“On the good news front for Cuomo, he gets a 50-48 percent job approval rating for his tenure as governor, including a 65-32 percent rating from Democrats,” Greenberg said. “Did Cuomo make New York a better place to live and work? A majority of Democrats and 39 percent of all voters, a plurality, say ‘yes,’ compared to 27 percent who say he made the state worse, including a majority of Republicans and a plurality of independents. An additional 27 percent say he made the state neither better nor worse.”
Strong Support for Vaccine Mandates; Even Stronger Support for Mask Mandates
Voters support public schools requiring teachers and staff to be vaccinated 69-26 percent, businesses like gyms and restaurants requiring customers to show vaccination proof 66-32 percent and employers requiring employees to be vaccinated 65-31 percent. Support for school districts requiring teachers, staff and students to wear masks is supported 78-18 percent and government requiring masks in indoor public facilities is supported 74-21 percent.
“Three different vaccine mandates – employees generally, school employees specifically and customers of certain businesses – each has the support of at least 65 percent of voters. Each has support from more than three-quarters of Democrats and a majority of independents. Although a majority of Republicans support two of the mandates, they are divided on employers mandating their employees,” Greenberg said. “Mask mandates have even greater support among New Yorkers. A mask mandate for schools is supported by 89 percent of Democrats, 76 percent of independents and 57 percent of Republicans.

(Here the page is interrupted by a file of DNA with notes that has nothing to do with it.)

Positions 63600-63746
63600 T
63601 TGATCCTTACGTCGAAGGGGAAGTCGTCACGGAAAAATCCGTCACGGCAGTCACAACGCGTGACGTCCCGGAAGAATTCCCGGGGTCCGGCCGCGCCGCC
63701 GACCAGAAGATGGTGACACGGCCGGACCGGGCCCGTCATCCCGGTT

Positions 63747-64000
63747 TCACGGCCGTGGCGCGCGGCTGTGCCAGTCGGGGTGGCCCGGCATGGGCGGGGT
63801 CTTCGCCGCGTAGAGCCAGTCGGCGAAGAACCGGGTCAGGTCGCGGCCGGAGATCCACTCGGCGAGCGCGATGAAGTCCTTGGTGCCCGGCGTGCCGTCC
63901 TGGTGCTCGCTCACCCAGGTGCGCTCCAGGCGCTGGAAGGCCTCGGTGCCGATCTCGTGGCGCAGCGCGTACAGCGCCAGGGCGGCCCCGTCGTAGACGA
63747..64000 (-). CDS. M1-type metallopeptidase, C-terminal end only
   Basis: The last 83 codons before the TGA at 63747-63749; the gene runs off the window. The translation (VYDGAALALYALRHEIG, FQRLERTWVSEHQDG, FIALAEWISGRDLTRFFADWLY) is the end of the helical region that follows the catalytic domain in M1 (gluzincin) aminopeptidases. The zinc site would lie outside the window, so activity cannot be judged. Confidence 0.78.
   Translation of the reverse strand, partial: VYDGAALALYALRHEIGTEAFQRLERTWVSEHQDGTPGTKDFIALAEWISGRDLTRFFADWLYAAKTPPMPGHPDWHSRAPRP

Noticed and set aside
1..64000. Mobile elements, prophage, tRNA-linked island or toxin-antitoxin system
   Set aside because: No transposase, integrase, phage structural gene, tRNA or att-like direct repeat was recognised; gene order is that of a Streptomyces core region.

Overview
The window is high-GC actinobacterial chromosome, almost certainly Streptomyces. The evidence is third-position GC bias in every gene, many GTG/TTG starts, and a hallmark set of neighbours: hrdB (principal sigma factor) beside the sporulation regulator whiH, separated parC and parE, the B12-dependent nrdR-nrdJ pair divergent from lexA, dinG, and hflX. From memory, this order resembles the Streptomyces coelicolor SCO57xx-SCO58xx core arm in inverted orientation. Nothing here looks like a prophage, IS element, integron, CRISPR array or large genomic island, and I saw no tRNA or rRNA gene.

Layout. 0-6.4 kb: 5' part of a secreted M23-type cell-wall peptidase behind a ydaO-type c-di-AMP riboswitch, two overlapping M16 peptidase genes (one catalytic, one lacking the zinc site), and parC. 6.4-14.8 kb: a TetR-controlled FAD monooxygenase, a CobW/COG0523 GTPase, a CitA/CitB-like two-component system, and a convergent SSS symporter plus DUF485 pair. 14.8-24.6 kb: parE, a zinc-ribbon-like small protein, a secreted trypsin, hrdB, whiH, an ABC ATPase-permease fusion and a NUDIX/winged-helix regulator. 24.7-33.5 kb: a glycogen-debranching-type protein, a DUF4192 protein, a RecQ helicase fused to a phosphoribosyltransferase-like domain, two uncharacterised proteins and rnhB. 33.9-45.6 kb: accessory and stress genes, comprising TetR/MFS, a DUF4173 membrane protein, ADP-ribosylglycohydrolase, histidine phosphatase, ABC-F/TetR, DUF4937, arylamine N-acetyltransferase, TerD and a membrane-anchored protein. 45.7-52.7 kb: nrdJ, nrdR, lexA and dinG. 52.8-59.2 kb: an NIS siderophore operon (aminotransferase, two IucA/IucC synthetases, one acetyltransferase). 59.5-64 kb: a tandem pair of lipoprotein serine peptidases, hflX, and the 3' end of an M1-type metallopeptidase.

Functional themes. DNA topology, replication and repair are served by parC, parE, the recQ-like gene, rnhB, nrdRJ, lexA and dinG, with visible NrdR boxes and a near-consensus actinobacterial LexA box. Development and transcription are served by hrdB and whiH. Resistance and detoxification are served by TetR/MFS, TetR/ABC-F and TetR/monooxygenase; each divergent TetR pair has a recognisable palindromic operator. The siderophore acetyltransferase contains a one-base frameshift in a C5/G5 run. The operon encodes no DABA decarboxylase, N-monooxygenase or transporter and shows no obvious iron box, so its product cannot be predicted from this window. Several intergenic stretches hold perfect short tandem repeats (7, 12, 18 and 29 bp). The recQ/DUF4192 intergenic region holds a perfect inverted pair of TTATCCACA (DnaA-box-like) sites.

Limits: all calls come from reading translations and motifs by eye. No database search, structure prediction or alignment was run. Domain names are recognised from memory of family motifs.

“While 40 percent of voters think the worst of the pandemic is over, 44 percent say the worst is still to come, a major change from May, when by a 69-19 percent margin, voters thought the worst was over,” Greenberg said.
Odds & Ends
- President Joe Biden has a 57-37 percent favorability rating, down from 63-34 percent in June. His job performance rating is 46-52 percent, down from June’s 52-46 percent.
- Sen. Chuck Schumer has a 52-33 percent favorability, up from 50-38 percent in June. Sen. Kirsten Gillibrand’s favorability rating is 44-23 percent, up from 41-32 percent in May.